Figure 4:
      Figure 4Standard mean difference of change in lung functions between 3 studies after intervention from baseline.

      Fatigue

      Four studies28, 30, 33, 35 have determined the effect of PR on fatigue using the Borg Rating of Perceived Exertion (RPE) scale. They have determined the effect of PR delivered via telerehabilitation on fatigue in acute patients with mild symptoms. A significant difference in favor of PR was found in reducing fatigue as compared to control group (4 studies, MD -2.42 [95%CI, -2.72 to -2.11, p<0.05]) (Figure 5).
      Figure 5:
      Figure 5Mean difference of change in fatigue between 4 studies after intervention from baseline.

      Quality of Life

      Four studies 18, 29, 31, 34 have determined the effect of PR on QoL, using varied inventories, including SF-36, SF-12, SGRQ and Eq-5D-3L. Liu et al., 18 adopted the SF-36 scale but did not report the overall score, and was excluded from the analysis. No significant difference was found between the PR and control group (3 studies, SMD 1.18 [95%CI, 0.46 to 2.81, p>0.05]) (Figure 6). However, Sub-group analysis revealed that face-to-face PR for 2 weeks is effective in improving QoL in patients with COVID-19 (1 study, SMD 2.89 [95%CI, 2.04 to 3.75, p<0.05]) (Figure 6).
      Figure 6:
      Figure 6Standard mean difference of change in quality of life (QoL) between 3 studies after intervention from baseline.

      Safety of PR program

      Five studies 28-30, 32, 33 (60% in acute COVID-19 patients and 66% in chronic COVID-19 survivors) reported data on safety and feasibility; however, in those that did, no adverse events related to PR were reported. PR was found to be safe and feasible for acute/chronic patients with COVID-19.

      Discussion

      This is the first systematic review and meta-analysis that included eight randomized controlled trials with 449 participants evaluating the safety and efficacy of PR in patients with acute and/or chronic COVID-19. Our meta-analysis revealed that the PR program is safe and effective in improving exercise capacity and dyspnea in patients with both acute and chronic COVID-19 with mild to severe symptoms whereas, fatigue and FVC were significantly improved in acute COVID-19 patients with mild symptoms and PR superior to no exercise program. However, the effect of PR on QoL was inconsistent across studies.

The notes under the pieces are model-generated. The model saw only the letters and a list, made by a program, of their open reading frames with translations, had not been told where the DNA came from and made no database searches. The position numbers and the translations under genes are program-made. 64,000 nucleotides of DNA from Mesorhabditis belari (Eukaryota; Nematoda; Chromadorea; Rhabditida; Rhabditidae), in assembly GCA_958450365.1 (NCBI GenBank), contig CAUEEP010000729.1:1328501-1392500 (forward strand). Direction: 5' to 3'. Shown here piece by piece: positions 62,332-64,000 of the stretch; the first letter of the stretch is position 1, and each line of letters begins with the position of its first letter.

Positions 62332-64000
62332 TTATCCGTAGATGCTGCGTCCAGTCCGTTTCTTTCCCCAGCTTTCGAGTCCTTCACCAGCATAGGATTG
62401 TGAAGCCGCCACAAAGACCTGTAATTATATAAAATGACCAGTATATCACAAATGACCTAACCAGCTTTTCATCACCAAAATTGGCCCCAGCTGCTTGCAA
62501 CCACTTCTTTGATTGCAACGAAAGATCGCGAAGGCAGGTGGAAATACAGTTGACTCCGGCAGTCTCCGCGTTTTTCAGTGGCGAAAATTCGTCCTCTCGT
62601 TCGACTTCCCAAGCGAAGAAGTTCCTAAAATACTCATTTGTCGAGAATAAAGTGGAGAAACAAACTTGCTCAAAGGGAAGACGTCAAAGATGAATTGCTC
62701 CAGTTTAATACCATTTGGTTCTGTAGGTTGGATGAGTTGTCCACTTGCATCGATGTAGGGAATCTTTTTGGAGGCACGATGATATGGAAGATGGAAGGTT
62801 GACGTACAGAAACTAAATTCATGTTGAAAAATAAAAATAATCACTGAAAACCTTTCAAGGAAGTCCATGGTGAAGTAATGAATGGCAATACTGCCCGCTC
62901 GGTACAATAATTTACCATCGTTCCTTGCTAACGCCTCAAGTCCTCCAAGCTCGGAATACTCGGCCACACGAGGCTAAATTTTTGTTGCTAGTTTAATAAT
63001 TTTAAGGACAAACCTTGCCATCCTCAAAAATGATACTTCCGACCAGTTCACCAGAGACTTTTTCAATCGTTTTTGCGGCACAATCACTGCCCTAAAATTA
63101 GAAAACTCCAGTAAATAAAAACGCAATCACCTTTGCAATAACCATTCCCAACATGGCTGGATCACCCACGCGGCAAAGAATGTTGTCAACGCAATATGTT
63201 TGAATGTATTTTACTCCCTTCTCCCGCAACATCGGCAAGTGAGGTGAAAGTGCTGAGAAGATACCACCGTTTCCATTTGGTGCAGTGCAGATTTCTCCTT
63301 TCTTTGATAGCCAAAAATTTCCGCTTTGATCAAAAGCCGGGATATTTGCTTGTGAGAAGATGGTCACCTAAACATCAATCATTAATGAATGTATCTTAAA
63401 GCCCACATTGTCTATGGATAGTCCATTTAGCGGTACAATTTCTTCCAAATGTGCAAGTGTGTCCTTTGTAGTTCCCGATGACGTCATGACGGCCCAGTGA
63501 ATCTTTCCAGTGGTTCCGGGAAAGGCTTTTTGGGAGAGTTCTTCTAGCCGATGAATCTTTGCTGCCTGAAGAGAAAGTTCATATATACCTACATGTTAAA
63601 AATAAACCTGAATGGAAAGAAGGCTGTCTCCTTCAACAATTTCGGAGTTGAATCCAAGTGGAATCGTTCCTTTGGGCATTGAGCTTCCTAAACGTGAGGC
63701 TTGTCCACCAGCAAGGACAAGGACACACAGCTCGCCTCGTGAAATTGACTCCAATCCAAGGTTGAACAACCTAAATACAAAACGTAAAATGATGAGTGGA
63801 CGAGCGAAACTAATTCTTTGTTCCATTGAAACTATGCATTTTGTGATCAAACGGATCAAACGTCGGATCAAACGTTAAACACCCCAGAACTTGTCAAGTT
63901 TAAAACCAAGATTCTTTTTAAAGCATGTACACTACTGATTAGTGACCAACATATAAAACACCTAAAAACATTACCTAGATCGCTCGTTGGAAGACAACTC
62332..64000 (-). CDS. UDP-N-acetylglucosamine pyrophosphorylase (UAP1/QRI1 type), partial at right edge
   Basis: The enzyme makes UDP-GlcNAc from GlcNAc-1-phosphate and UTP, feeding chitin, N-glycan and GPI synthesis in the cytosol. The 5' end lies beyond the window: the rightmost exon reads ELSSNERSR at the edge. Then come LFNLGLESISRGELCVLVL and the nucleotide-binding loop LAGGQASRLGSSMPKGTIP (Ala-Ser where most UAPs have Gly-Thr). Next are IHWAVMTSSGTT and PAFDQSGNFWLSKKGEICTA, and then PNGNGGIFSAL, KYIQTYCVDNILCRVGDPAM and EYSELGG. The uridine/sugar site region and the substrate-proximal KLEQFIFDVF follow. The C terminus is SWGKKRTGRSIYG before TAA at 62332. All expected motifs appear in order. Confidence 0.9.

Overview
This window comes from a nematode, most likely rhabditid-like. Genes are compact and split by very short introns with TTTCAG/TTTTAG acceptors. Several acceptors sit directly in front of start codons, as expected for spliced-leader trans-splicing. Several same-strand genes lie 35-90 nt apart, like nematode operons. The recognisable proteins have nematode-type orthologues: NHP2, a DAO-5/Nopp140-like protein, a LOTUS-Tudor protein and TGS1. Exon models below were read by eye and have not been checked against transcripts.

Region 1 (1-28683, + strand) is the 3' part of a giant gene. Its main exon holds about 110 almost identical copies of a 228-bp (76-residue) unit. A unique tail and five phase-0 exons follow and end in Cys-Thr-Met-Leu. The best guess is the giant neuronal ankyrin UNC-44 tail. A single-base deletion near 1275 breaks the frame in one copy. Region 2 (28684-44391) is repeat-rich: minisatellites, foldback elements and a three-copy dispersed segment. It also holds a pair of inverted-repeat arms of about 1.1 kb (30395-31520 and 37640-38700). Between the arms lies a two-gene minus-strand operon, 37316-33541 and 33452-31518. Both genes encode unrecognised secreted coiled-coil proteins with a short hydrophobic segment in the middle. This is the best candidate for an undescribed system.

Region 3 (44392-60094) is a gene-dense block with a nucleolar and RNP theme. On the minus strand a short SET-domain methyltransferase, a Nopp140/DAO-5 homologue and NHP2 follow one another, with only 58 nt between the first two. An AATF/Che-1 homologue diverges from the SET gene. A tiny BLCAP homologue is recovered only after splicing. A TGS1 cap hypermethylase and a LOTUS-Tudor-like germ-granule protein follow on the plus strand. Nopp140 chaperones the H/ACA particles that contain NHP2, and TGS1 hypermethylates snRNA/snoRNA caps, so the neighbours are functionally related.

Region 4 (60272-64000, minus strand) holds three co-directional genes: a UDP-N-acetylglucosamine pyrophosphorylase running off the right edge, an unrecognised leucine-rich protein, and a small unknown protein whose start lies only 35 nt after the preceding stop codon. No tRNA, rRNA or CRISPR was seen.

Regardless of the types of interventions (face-to-face or telerehabilitation, device-based/airway cleaning exercise or not, endurance/aerobic training or not), all studies found that PR significantly improved exercise capacity, despite significant heterogeneity in baseline 6-MWT data. The effect size produced by PR on exercise capacity (65.85 m) exceeded the minimal clinical important difference (MCID) of 25–30 m for 6MWT in patients with chronic obstructive pulmonary disease (COPD), given MCID for COVID-19 has not been established yet3. The effect was also comparable to 56.7 m for patients recovered from SARS37 and 43.9m for patients with COPD with severe lung impairments38. The sub-group analysis revealed that the improvement in exercise capacity in patients with acute COVID-19 is higher than in patients with chronic COVID-19 (82.69 m vs 44.16 m). The reason for this might be that there is more room/space for natural recovery and improvement in the acute stage of disease and early inpatient PR is usually associated with substantial motor, respiratory, and functional improvement in patients with COVID-19 16, 20, 39, 40. Therefore, it is recommended to start PR as early as possible to achieve large and more sustained benefits. Patients with mild and moderate/severe symptoms can also get benefits from the PR program. The pooled mean difference for patients with moderate/severe symptoms is greater than for COPD patients with severe lung impairments (49.63 vs 43.9m) 38.